In early February, North Sacramento residents were put on high alert when the Oroville Dam began to show signs of failure. The Dam is the tallest in the United States. Had it failed, it would have sent 30,000 tons of water crashing down on the towns near Feather River causing catastrophic floods. Although an evacuation wasn’t immediately deemed necessary, on February 12th officials issued an evacuation notice for nearly 188,000 residents. As residents rushed to higher ground, some exotic animals including an albino kangaroo named Kenzie were left behind. Thankfully, CHP officers inspecting abandoned properties found Kenzie and her exotic family and moved them to a safer location.
Kangaroos, Zebras, and a Barking Deer Were Rescued by North Sacramento CHP
California Highway Patrol officers were patrolling properties in Butte County when they came across some pets that were left behind by residents after the evacuation. Arrangements had been made for ordinary house pets and even livestock, but officers weren’t prepared for what they found at a rather unique property.
Officers entered the home and met a friendly albino kangaroo named Kenzie. But the kangaroo wasn’t alone. Living on the property were a zebra, a parrot, a barking deer named Marty the Muntjac, and a red kangaroo named Dottie. The pets were obviously well-loved and cared for, but the owners were unable to take them with them when they evacuated. In fact, Kenzie is extremely close to her owner and even wears a diaper and sleeps in her owner’s bed.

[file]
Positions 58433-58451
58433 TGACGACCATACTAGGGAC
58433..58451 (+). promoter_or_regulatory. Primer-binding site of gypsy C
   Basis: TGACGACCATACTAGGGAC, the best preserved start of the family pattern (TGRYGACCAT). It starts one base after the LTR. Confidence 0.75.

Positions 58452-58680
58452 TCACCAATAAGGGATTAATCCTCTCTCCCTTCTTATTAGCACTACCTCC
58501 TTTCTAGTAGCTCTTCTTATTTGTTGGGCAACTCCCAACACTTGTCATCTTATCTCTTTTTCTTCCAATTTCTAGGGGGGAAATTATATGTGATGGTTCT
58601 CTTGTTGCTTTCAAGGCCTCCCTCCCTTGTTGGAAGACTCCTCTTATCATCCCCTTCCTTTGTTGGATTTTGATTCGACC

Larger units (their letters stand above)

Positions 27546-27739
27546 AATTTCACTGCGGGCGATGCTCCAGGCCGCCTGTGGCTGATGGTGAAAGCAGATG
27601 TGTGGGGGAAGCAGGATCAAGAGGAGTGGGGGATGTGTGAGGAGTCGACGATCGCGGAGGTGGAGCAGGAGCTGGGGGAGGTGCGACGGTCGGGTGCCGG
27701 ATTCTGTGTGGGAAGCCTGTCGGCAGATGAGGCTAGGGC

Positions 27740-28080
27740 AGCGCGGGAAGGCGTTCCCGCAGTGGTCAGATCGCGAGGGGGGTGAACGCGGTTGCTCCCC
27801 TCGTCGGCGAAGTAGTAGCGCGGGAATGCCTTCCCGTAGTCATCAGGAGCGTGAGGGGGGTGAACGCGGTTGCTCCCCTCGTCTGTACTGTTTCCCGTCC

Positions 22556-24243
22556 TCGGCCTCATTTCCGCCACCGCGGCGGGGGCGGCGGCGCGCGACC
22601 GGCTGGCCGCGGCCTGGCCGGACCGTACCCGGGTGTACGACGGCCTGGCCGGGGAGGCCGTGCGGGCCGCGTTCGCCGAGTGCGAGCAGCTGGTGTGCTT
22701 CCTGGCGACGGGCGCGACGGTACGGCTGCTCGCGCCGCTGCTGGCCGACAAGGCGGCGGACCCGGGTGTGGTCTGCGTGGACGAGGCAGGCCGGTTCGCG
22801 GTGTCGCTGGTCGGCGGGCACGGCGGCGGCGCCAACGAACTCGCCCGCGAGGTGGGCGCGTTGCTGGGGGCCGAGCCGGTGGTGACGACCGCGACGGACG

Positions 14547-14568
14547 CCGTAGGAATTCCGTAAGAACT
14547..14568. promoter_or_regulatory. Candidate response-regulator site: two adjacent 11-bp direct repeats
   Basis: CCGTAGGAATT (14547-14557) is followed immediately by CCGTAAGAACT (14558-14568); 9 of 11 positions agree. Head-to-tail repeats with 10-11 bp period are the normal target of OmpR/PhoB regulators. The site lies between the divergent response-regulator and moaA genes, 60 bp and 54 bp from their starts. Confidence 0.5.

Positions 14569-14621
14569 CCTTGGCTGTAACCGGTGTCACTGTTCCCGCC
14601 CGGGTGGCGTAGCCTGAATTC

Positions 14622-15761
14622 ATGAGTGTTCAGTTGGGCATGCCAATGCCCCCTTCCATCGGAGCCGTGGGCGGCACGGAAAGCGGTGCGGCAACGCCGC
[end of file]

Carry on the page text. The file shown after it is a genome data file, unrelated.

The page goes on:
Officers Find Foster Home for Exotic Pets
The exotic menagerie of animals was extremely friendly and officers could get up close and personal with each of them. Together with other agencies, CHP was able to arrange for the animals to be fostered by Tamara Archer Houston. Houston lives a county over and has cared for rescue animals for nearly two decades. The rescued animals will stay with Houston until her family is able to return to its property.
On February 14th, the evacuation order was lifted. However, the area still remains under an evacuation warning, which means the need to leave their home in a moment’s notice could come at any point. Residents and officials are wary of whether the rocks and boulders being used to repair the spillways will work as an appropriate solution.
Until the residents of Butte County can live without fear of the dam failing, some residents are staying away. Animals, including the exotic menagerie discovered by CHP, are being fostered until the fear of flooding has passed.